, Volume 35, Issue 9, pp 1333-1341
Date: 23 Jun 2011

Internal versus external fixation for unstable distal radius fractures: an up-to-date meta-analysis

Rent the article at a discount

Rent now

* Final gross prices may vary according to local VAT.

Get Access

Abstract

Purpose

Our aim was to compare the effect of internal vs external fixation for unstable distal radius fractures regarding postoperative complications, clinical results and radiological outcomes.

Methods

We selected PubMed; Cochrane Library; EMBASE; BIOSIS; Ovid and the relevant English orthopaedic journals and pooled data from ten eligible randomised controlled trials containing 738 patients to conduct a subgroup analysis according to different periods of follow-up. Our aim was to summarise the best available evidence.

Results

Results showed that compared with external fixation, internal fixation led to significantly fewer total surgical complications [95% confidence interval (CI) 0.39–0.81, P = 0.002] and reduced the incidence of pin-track infections (95% CI 0.08–0.46, P = 0.0002) after a one year follow-up. For clinical results, grip strength (95% CI 1.59–8.25, P = 0.004), supination (95% CI 13.99–48.83, P = 0.0004) and pronation (95% CI 5.61–26.09, P = 0.002) were superior in the internal fixation group six weeks postoperatively, and the same results were obtained three months postoperatively for grip strength (95% CI 3.21–13.47, P = 0.001) and supination (95% CI 3.61–16.01, P = 0.002). Meanwhile, the Disabilities of the Arm, Shoulder and Hand (DASH) score was superior in the internal fixation group at three months (95% CI −20.62 to −2.07, P = 0.02) and after one year (95% CI −14.37 to −2.32, P = 0.007) follow-up.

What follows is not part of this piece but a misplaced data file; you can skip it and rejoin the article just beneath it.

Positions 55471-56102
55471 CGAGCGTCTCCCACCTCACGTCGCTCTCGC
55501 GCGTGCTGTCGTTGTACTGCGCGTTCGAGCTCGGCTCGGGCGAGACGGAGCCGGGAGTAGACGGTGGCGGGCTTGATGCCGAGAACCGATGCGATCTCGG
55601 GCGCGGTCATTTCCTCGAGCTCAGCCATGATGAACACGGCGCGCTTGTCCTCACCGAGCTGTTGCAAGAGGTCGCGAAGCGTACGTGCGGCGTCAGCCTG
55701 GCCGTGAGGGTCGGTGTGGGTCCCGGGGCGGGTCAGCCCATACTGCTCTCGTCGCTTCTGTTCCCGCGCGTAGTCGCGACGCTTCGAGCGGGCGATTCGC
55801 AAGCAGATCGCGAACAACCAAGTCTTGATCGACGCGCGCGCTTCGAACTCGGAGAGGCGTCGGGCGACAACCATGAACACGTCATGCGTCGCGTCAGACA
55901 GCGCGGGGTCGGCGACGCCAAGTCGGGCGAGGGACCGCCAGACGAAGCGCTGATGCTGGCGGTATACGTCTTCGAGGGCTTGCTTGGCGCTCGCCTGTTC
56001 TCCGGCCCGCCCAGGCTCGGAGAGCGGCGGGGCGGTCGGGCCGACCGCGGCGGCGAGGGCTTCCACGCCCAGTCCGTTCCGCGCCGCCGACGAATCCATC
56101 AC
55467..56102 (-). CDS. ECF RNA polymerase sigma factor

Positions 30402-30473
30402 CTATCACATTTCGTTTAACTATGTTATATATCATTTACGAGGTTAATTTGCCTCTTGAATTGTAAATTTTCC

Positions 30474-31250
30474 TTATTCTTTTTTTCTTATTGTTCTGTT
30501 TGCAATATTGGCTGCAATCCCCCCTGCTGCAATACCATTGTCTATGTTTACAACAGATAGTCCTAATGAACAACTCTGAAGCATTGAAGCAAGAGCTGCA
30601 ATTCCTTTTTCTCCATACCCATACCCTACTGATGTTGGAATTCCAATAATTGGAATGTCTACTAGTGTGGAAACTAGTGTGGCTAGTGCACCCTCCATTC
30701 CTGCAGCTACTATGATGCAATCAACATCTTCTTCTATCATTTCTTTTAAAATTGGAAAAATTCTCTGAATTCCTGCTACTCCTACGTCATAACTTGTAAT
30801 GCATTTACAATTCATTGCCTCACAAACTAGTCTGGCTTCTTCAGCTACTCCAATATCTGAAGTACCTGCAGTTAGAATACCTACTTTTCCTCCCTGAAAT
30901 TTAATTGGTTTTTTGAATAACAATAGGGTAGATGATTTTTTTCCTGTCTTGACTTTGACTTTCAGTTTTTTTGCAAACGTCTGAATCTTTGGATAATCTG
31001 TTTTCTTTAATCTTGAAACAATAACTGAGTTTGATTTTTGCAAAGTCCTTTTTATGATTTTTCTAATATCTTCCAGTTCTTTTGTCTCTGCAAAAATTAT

Conclusions

We suggest that the final results are significant and there is some evidence supporting the use of open reduction and internal fixation.